Something all my players have told me they continue to miss about Burning Wheel is that roleplaying problematic character stuff is a way to engage the reward cycle: if you’re Curious and create a whole scene around your curiosity dragging you off to explore something, you get paid. Well, so there is a similar-ish reward cycle buried in TOR’s Traits as well! If you’re Curious (like the Hobbit is), you can interrupt a scene to do something that your curiosity demands (for example). If you’re Proud (like the Barding is), you can interrupt the normal social niceties of elvish courtesy. And so on. That feels more like Burning Wheel than I expected, I have to say: rather than getting a fungible currency for later use, you’re getting fictional benefits right now. You can’t keep score with it (like some players do in BW, via end of session artha tallies) but there’s a similar little serotonin hit for engaging your roleplaying bits.
There’s also this thing where earning Advancement Points gets harder and harder throughout the adventure. It’s very subtle and maybe one of the game’s killer apps: the skills are arranged into six skill groups, and you earn APs by skill group. The first point is just for succeeding at one of the skills in the group, the second is succeeding either with a “great” or “extraordinary” success (ie how many 6es you rolled – it’s totally an intermittent reward, Vegas-style and psychologically very powerful) or if you can point at one of your Traits after the fact, and the third is for both rolling one or more 6es and invoking a Trait after the fact. So if you want to earn AP, you shape your fiction around your Traits. That’s solid and smart, although it also leads to inevitable AP grubbing and trying to stretch Traits too far. GMing this game sometimes means being a strict parent.
Misdeeds and the Modern Mind
My other surprise, not so good as the Trait surprise, was in how Misdeeds play out. Okay so you can earn Shadow points in uh…five ways, right? Bad shit that happens to you (nobody’s fault), wandering around blighted lands (like Mirkwood!), owning tainted treasure, letting your Focus character get hurt, and via Misdeeds. Misdeeds aren’t rolled: if you do a bad thing, you’ve done the bad thing and you get a Shadow point. In the other cases, there’s a Corruption test where your Wisdom can resist the influence of the Shadow.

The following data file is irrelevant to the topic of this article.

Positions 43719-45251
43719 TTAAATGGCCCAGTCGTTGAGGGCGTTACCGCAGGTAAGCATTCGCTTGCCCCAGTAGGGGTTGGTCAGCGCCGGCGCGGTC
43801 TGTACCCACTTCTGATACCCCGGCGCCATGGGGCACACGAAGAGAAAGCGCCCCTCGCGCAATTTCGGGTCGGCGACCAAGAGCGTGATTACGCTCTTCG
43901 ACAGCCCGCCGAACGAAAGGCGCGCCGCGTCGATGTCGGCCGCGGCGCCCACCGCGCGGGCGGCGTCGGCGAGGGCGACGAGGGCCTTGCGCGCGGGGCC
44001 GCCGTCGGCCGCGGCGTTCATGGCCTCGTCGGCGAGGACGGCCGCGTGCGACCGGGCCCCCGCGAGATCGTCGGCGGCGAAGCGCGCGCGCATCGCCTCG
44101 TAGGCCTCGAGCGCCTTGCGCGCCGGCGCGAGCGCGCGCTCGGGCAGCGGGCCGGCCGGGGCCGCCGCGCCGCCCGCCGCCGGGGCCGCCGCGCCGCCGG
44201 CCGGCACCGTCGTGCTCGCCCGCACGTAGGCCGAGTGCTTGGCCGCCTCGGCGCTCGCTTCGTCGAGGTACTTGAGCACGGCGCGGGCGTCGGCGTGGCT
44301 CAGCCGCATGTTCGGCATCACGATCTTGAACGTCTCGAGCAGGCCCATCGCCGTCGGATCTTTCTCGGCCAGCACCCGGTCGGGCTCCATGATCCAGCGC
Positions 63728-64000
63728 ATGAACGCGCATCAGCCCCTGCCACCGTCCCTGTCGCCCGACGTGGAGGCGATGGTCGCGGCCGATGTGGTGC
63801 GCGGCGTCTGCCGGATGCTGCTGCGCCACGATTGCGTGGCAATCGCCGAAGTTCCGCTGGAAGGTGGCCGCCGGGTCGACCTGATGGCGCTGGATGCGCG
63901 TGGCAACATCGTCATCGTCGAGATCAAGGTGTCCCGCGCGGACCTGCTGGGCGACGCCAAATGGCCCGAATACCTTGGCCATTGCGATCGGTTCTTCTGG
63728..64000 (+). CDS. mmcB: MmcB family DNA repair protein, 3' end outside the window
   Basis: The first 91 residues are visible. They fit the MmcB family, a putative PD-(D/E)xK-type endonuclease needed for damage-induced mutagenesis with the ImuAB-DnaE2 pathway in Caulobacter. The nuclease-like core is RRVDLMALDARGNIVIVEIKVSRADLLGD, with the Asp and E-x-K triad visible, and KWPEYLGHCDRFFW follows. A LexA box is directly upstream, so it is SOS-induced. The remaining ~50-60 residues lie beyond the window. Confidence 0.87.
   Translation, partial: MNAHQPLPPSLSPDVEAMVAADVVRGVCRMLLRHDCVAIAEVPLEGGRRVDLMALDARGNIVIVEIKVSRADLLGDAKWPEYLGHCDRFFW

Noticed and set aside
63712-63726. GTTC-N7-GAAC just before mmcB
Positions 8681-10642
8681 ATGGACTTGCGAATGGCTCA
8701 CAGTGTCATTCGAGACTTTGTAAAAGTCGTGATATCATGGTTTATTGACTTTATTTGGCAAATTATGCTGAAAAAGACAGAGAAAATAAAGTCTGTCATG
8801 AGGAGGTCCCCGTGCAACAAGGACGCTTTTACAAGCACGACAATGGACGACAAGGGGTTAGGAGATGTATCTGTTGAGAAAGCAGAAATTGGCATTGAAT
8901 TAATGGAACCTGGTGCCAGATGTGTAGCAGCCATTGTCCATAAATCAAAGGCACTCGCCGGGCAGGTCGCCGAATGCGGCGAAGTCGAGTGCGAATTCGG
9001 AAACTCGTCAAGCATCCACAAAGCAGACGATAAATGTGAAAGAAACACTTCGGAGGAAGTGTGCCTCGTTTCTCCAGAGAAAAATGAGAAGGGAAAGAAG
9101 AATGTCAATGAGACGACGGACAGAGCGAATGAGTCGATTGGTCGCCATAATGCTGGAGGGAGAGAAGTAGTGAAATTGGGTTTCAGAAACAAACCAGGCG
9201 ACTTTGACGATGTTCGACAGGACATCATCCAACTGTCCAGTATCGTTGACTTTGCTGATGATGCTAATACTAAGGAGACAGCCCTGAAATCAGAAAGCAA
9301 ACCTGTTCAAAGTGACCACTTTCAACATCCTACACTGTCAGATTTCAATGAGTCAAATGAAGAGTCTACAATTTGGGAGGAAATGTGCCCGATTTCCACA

Okay, so. Many of you probably see where I’m going with this. This system requires the GM adjudicate just what exactly a Misdeed is. In some cases, the list is pretty explicit: threatening people, lying (again that Tolkienesque earnestness!), stealing. You know, basically standard Tabletop Roleplaying Adventurer bullshit. But in other cases, whoo boy. Get ready for some very interesting conversations.
The big one last night was the nature of cowardice. It’s a Misdeed worth 3 Shadow, which is very punitive. The scene basically is: the caravan owner has wandered off into Mirkwood toward some ruins and the Company needs him back. The Elf warden leaps into action! The Barding wants to stay on the path (as ordered by his new bestie back at Thandruil’s hall) and insists the Hobbit stay back as well.
So is that cowardice or sensible? Is cowardice the absence of bravery? Is bravery the absence of cowardice? Does it matter what your motives for a decision are? From the player and I assume character’s POV, staying back with the caravan to protect both the goods and the merchant’s son is absolutely reasonable. From the audience – ie me — POV it looks like self-preservation. It doesn’t help that the Barding is actually sort of terrible in combat.